After a month in which our family unit had been separated by summer camp, travel, work, and sundry obligations, my wife Rachel, son Eliot, and I finally had a clear Sunday afternoon for an outing together. We chose Bartholomew’s Cobble in Sheffield, one of the Trustees of Reservations sites here in the Berkshires that we had never visited.
We read that the 329-acre preserve has five miles of trails through woods and wetlands, plus a moderate hike up a hill that promised a panoramic view of the Housatonic River Valley. Sounded great. Yet when we arrived on a lovely summer day, we found that we had the entire place to ourselves – literally. We were the only ones there. After four years of living in these hills, I know a lot of locals with families, and I rarely – like count on the fingers of one hand rarely – encounter anyone I know in these underutilized pockets of paradise. I have never been able to figure out why. What could they possibly be doing that’s better?
The ranger at the Cobble’s visitor center was a chatty, clearly very lonely fellow who kept us talking for about 15 minutes about the trails, the family membership plans, the historical artifacts and taxidermied fauna on display, and so forth. As we finally tore ourselves away to start off for the trailhead, he asked if we had bug spray. We did. Rachel had packed some.
So we’re about 10 minutes out, walking along the riverbank, when the mosquitoes started to swarm. Time for the insect repellent. I reached inside the daypack and pulled out the bottle. I didn’t even bother to say “Rachie, Rachie – what were you thinking?” when I realized she had brought only…the organic bug spray.
The three of us sprayed copious amounts of the stuff over our limbs, our clothes, our hats, our faces, and our ears, and then kept walking. The mosquitoes, however, stayed on the offensive. Keep in mind that at this point, we were the only diurnal mammalian food source available to the bloodsucking horde within a 329-acre expanse of land, and they descended upon us with the voraciousness of cowboys on a cattle drive greeting the chuck wagon. The organic insect repellent did not seem to be doing a damned thing.
After 10 minutes of swatting at mosquitoes, Eliot started to count the angry red welts that had been raised on his body and mine. There were a lot. With no other options, I applied more of the organic spray, the mosquitoes savaging me as I stopped walking to do so. I looked at the label. In big letters it read “SAFE Around Children & Pets. NON-TOXIC.” I would add “SAFE Around Mosquitoes & Ticks,” because it clearly did nothing to harm or disturb them. The label also proclaimed that the product is “DEET FREE!” – like that is a good thing. It might as well read “DOESN’T WORK! GOT IT?” Okay, I got it, DEET-free and non-toxic. But with bug spray, isn’t a little “toxic” wholly in order. I mean, all three of us have our ten fingers and ten toes, and the child stopped breastfeeding eight years ago. Maybe we can tolerate a little FDA approved “toxic” if it keeps the bugs off us.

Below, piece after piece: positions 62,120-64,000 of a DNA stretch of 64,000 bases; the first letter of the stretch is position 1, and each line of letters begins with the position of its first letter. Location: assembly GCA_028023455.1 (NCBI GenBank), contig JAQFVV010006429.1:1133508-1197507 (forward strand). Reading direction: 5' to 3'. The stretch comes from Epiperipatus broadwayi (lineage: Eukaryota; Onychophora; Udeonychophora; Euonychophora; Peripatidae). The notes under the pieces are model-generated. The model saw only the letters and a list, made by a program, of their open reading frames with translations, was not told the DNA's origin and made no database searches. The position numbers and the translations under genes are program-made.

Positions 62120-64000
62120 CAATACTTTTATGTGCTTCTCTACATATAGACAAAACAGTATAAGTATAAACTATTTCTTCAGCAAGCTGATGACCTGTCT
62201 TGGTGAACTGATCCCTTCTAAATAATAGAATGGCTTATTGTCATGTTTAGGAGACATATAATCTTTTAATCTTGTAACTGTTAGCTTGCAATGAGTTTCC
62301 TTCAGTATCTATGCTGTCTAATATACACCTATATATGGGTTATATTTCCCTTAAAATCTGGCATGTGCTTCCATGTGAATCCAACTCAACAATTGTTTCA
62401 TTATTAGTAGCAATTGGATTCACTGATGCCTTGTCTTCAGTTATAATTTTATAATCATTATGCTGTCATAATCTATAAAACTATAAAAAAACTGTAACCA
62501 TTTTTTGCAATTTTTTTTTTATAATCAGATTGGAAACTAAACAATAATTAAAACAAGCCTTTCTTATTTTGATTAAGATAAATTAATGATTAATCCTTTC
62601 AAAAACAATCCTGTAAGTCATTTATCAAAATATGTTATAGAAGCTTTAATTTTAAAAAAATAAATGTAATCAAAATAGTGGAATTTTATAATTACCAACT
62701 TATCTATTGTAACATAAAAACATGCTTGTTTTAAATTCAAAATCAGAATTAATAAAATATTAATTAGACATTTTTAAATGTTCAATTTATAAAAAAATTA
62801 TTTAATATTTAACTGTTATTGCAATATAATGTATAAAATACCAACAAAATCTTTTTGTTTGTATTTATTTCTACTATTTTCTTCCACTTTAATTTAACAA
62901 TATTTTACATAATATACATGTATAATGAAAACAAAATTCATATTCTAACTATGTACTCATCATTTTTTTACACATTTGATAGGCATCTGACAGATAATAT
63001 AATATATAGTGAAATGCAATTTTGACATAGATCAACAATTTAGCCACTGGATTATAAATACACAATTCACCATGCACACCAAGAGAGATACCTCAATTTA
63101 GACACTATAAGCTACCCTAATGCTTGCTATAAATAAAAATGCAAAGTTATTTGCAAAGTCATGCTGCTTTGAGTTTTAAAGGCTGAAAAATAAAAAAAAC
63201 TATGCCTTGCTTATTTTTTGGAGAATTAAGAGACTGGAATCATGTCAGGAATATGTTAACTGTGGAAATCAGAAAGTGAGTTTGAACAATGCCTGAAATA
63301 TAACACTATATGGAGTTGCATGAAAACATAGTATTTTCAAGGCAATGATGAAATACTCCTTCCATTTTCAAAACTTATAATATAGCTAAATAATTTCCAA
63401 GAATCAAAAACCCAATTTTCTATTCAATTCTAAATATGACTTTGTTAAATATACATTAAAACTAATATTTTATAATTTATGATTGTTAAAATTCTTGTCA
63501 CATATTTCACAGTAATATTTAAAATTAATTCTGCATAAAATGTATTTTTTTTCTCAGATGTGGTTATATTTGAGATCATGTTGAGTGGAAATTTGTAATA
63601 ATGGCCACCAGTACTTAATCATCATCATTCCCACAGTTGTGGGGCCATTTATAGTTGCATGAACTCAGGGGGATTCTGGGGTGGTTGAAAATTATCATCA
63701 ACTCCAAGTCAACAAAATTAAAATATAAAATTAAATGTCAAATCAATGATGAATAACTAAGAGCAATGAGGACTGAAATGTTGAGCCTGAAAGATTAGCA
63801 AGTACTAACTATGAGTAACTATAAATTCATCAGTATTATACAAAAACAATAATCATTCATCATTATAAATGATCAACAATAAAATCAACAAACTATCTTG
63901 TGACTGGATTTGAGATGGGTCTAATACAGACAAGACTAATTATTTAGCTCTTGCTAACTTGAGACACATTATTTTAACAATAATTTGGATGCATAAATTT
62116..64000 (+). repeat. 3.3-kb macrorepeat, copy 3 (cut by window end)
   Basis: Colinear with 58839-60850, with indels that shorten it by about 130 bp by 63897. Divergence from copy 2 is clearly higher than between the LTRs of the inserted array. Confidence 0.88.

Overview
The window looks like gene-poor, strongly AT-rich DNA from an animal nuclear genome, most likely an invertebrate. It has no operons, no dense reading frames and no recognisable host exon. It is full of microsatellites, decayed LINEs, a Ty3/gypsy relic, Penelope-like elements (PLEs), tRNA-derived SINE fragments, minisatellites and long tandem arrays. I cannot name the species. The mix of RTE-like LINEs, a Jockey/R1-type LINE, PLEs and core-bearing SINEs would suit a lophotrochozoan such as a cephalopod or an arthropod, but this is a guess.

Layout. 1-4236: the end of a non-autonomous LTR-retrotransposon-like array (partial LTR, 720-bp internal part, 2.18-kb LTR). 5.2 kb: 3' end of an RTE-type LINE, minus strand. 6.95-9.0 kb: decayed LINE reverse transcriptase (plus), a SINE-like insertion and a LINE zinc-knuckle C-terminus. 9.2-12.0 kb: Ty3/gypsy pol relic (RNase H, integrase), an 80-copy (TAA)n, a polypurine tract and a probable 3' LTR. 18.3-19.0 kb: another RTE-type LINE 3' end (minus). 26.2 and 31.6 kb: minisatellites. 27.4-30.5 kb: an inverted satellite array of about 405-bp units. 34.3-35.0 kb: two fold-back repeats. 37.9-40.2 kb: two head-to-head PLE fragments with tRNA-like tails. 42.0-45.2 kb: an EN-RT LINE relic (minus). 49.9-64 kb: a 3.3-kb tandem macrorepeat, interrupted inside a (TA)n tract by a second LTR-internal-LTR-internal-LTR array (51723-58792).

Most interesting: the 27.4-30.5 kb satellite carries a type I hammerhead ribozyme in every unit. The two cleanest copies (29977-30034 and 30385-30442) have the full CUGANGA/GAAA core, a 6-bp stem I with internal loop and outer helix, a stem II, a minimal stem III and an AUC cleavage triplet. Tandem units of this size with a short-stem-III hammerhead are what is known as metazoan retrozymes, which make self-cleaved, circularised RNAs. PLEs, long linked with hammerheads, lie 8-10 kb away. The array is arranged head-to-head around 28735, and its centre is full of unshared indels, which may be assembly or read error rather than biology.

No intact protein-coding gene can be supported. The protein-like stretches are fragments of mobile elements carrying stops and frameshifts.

I read the label to see what this organic concoction did contain. Rosemary oil. Lemongrass oil. Cinnamon oil. And I’m thinking – this isn’t insect repellent, this is salad dressing. The one other ingredient listed was geranoil, which must be the scientific term for rice wine vinegar because basically these are the same ingredients that are in Annie’s Organic Asian Sesame Dressing.
But what really irked me about the label was the photo of the contented family of three smiling out at me as if to mock the red welts arisen on my face. Maybe those smug scrubbed faces make some people more comfortable about purchasing the product – “We can be happy and eco-consciously free of swarming insects like them!” – but as for myself, I like my anti-insect products to be advertised as they were in the old Raid commercials, in which grubby cartoon vermin look despairingly out at the camera at the moment they realize they’re about to be killed by a deadly poison – a satisfying instant for you to think “up yours, bugs!” – before BOOM, they all explode.
So we kept walking. The insect repellent vinaigrette also seemed to work well as a marinade, as the mosquitoes were finding both Eliot and me exceptionally delicious. They didn’t seem to be bothering Rachel, though – she’s 5 foot tall and so perhaps too small for the mosquitoes to spot, or perhaps they’re just expressing their gratitude to her for having brought useless organic bug spray into the woods, along with a plump, slow-moving full course banquet (me) and a rather more sprightly dessert tray (Eliot) for them to feast on. Not slowed as Eliot and I were by slapping at ravenous bloodsuckers while scratching and cursing, Rachel traipsed through the woods 20 yards ahead of us going: “Oh, look at that tree! Oh, look at that rock formation!”
As I do in times of travail, I attempted to use the experience of suffering to impart a life lesson to my son. In this case, I thought I might even be able to teach him a little something about husbanding. We have a long walk still ahead, I explained, and so to get through it with grace, we just have to pretend. I said: “Pretend we aren’t being attacked by bugs. Pretend we aren’t itchy. Pretend we aren’t angry at Mommy for bringing only the useless bug spray.”
“But we are!” Eliot protested.
“I know, son,” I said. “But pretend. Pretend.”
We left the bugs behind when we got out of the woods and into a 20-acre meadow leading to the top of Hurlburt’s Hill. We ascended, and a vista of hills and valleys opened up for us. At long last, we parked ourselves on the bench overlooking it all. Glorious. Amazing. Wondrous. Words fail, actually.
And yet, in our whole time out there, we never encountered another soul. Why, I sat there wondering, don’t more people get out to places like this?